Criminal justice faces perfect storm of cuts and overstretch

Date: 
Monday, 21 March, 2016

Criminal justice agencies across the UK face a perfect storm of growing demand and shrinking budgets by the time of the next General Election, according to new analysis by the Centre for Crime and Justice Studies.

A rising prison population – set to top 100,000 by 2020 – and inadequate legal aid funding are just two of the threats facing the delivery of justice across the UK, the Centre reports.

Governments in London, Edinburgh and Belfast should pursue a managed downsizing of the key criminal justice agencies to reflect shrinking budgets, the Centre concludes, rather than continuing to squeeze ever greater delivery out of ever diminishing resources.

The assessment comes in the latest edition of UK Justice Policy Review (UKJPR), the Centre’s annual analysis of developments across the United Kingdom’s three criminal justice jurisdictions of England and Wales, Scotland, and Northern Ireland.

This edition of UKJPR covers the final year of coalition government and the transition to the new Conservative administration.

It paints a picture of growing pressure on criminal justice agencies across England, Wales and Northern Ireland, as they struggled to cope with five years of austerity-driven cuts. Scotland is a partial exception, where increased expenditure funded stable or rising staff numbers in the police, prison and probation services.

Between 2010 and 2015:

  • Central government spending on criminal justice fell by 18 per cent in England and Wales and by 16 per cent in Northern Ireland. In Scotland it grew by 43 per cent.
  • Police officer numbers fell by 12 per cent in England and Wales and by 14 per cent in Northern Ireland. In Scotland they remained stable.
  • Prison staff numbers fell by 28 per cent in England and Wales and by 25 per cent in Northern Ireland. In Scotland they rose by 13 per cent.
  • Between 2010 and 2014, the latest year for which comparable data are available, probation service staffing fell by 13 per cent in England, Wales and Northern Ireland. In Scotland it rose by 14 per cent.

The system across the UK also became more punitive:

  • Between 2010 and 2015 police recorded crime fell by two per cent in England and Wales, four per cent in Northern Ireland and 29 per cent in Scotland.
  • Between 2010 and 2014, the latest year for which comparable data are available, the number of people convicted in courts fell by 11 per cent in England and Wales, by 8 per cent in Scotland and by 18 per cent in Northern Ireland.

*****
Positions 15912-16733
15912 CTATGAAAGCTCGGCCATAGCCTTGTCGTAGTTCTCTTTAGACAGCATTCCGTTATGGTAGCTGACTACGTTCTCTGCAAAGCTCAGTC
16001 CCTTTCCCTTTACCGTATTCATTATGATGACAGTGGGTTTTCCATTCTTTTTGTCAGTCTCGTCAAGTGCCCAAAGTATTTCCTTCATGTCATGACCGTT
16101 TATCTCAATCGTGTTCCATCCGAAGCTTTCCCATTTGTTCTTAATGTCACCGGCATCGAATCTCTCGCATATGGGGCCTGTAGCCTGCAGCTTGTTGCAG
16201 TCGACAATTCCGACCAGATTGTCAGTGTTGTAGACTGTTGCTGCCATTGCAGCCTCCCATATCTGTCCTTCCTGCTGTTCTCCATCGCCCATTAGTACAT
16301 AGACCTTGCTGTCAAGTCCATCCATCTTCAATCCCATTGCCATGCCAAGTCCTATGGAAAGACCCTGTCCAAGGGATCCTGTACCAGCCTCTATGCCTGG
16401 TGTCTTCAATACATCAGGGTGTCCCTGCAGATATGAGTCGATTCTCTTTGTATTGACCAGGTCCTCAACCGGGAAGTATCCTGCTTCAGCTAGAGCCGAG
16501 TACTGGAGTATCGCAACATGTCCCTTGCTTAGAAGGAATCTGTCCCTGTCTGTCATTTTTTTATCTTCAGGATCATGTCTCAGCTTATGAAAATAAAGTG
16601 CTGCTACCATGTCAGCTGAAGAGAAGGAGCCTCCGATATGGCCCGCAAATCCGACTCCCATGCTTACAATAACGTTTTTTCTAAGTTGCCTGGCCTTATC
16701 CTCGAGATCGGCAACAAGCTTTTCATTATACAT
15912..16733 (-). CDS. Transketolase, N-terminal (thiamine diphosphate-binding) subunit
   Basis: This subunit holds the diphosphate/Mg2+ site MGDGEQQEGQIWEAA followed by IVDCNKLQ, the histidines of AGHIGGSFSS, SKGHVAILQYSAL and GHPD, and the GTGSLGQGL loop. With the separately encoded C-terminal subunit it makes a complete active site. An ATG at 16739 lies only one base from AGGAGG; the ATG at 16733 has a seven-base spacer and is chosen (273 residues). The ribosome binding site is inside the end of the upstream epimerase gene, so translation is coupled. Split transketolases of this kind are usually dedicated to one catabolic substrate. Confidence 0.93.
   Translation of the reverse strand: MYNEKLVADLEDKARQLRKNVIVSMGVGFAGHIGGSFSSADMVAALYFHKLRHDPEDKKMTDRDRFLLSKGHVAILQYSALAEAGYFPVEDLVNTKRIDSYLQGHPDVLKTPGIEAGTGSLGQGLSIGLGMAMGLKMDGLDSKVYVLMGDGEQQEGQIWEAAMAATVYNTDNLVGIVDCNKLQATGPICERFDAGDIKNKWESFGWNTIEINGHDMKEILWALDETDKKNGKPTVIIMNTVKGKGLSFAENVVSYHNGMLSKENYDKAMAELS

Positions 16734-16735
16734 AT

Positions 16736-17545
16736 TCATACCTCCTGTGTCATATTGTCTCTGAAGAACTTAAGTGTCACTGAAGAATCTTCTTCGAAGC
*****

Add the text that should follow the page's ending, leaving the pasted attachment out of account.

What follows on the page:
• Despite this fall in criminal justice caseloads, the resort to imprisonment increased across the United Kingdom over the five years to 2015. The numbers in prison are now set to top 100,000 by 2020.

Richard Garside, Director of the Centre for Crime and Justice Studies and one of the report authors, said:

‘During the five years to the 2015 General Election, the criminal justice systems in England and Wales, Scotland and Northern Ireland faced unprecedented structural change, growing demands on their resources and generally diminishing budgets.

‘Inadequate legal aid provision is making miscarriages of justice more likely. Overcrowded prisons are struggling to cope on ever reducing resources. The police are being asked to act as social service of last resort as other public services continue to be cut back.

‘The decisions made in the next five years are going to be critical to the future health of the justice systems across the United Kingdom. If the wrong decisions are made, criminal justice agencies across the UK face a perfect storm of growing demand and shrinking budgets by the time of the next General Election.

‘Ministers can continue to seek more for less, as they have done in England, Wales and Northern Ireland. They can decide to devote greater resources to expanding the size and scale of the criminal justice agencies, as they have generally done in Scotland. Neither of these options is particularly appealing.

‘Governments in London, Edinburgh and Belfast should be setting out a vision for smaller, more focused justice systems, and embark on a managed reduction of demand on the key criminal justice agencies to reflect shrinking budgets’.